That was too much for NBA commissioner David Stern, who decided to suspend the NBA star indefinitely. « The possession of firearms by an NBA player in an NBA arena is a matter of the utmost concern to us » said Stern. Both the NBA and DC police are currently investigating to unveil the last details of the story. Meanwhile, Arenas has pleaded guilty to felony weapons possession in a court hearing in DC. After his lawyer reached a plea deal, he is facing up to six months in prison. The NBA could take its own disciplinary action.

In a country where image is so important, and where a sports icon like Tiger Woods can burn his wings in a split second, Arenas’ career is clearly threatened. According to experts, the Washington Wizards may put an end to his huge contract. A large banner of Arenas outside the Wizards’ Verizon Center stadium in downtown Washington was taken down after the incident, and the team removed all Arenas-related merchandise from the building’s souvenir stands. Adidas announced it was putting an end to the 8 year and $40 million sponsorship deal signed in 2003 with the Wizards’ star.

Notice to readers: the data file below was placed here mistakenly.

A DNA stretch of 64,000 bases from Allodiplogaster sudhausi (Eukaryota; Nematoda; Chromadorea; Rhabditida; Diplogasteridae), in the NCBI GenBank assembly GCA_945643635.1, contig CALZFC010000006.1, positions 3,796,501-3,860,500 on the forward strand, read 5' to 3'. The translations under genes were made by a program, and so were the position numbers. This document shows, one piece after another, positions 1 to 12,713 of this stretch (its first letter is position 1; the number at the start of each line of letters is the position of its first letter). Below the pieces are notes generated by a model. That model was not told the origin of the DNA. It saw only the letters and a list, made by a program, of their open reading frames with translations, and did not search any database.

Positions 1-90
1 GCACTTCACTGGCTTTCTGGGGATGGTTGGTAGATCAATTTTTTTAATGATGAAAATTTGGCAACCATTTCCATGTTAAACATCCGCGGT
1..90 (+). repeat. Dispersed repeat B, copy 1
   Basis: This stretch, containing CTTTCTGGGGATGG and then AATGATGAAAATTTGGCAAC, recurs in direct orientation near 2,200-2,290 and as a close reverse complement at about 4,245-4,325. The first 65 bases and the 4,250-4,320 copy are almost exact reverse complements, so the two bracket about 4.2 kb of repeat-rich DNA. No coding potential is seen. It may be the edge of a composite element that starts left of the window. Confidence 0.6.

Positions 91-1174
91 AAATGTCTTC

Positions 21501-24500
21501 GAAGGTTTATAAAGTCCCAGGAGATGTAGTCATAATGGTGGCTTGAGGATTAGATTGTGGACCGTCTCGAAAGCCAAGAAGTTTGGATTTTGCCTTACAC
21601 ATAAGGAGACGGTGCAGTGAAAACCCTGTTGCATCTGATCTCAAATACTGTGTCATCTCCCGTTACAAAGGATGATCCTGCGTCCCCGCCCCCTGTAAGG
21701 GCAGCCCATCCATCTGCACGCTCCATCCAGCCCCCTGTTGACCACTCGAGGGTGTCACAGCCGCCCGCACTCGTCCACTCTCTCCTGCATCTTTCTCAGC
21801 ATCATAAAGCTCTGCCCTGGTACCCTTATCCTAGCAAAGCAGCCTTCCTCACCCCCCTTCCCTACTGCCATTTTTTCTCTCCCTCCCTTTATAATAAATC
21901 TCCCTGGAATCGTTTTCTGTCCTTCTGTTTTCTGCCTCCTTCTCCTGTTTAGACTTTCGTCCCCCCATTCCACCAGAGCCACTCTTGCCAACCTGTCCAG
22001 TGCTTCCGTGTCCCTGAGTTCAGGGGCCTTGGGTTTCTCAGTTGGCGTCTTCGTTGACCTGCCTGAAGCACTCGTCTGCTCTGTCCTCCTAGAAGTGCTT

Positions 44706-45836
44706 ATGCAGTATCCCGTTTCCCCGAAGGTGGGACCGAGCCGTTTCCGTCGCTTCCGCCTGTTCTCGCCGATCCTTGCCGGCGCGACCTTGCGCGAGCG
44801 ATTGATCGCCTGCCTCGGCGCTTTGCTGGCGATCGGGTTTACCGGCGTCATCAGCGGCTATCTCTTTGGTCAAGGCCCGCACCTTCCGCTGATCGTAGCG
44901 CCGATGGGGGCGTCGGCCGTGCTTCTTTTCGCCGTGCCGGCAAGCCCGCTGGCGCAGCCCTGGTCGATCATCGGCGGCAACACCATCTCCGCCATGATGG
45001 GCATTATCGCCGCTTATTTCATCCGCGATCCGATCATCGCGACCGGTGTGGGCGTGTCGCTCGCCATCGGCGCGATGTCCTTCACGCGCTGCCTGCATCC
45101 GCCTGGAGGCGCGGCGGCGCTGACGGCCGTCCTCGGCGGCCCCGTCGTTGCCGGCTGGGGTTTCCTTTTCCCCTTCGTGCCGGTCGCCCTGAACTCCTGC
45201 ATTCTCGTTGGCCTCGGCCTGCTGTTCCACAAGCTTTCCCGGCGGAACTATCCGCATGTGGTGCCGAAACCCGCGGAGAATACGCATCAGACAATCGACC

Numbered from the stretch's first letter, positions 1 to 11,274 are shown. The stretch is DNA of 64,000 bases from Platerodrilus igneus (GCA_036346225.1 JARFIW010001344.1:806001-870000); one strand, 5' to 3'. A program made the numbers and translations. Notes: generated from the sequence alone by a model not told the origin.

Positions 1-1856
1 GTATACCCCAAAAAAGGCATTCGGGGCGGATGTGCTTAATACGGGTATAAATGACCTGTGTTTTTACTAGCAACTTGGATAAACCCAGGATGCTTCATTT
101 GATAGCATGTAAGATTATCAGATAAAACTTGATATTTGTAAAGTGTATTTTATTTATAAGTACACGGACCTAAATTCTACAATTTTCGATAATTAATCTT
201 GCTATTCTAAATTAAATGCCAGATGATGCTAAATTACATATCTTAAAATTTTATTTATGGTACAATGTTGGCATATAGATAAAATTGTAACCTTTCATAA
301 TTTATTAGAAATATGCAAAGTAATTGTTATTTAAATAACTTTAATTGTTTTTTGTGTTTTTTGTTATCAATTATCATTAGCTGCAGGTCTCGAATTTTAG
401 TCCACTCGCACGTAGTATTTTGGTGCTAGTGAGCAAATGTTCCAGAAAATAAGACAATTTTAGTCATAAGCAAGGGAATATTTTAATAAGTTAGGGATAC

The story triggered a firestorm in the NBA, most of the reactions around the league sounding like “you don’t joke with weapons” or “I’m profoundly shocked and disappointed”. Such statements are a bit surprising, not that Arenas’s behavior is excusable, but considering that a majority of NBA players have a gun (75% according to a player’s estimation), because they feel safer with it than with a bodyguard. “You can’t tell somebody how to protect their family” said player TJ Ford about the league’s efforts to prevent players from having a firearm and carrying it with them. “We cannot legally forbid them to have guns as the American Constitution gives them the right!” commented the NBA director of security Bernard Tolbert.

Acknowledging the real issue